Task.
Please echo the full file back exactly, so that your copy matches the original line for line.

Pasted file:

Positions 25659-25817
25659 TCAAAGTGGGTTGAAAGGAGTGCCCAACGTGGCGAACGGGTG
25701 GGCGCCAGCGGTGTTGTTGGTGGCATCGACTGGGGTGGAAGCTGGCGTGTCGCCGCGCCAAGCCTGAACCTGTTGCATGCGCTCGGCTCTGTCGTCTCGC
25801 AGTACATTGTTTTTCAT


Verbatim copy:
Positions 25659-25817
25659 TCAAAGTGGGTTGAAAGGAGTGCCCAACGTGGCGAACGGGTG
25701 GGCGCCAGCGGTGTTGTTGGTGGCATCGACTGGGGTGGAAGCTGGCGTGTCGCCGCGCCAAGCCTGAACCTGTTGCATGCGCTCGGCTCTGTCGTCTCGC
25801 AGTACATTGTTTTTCAT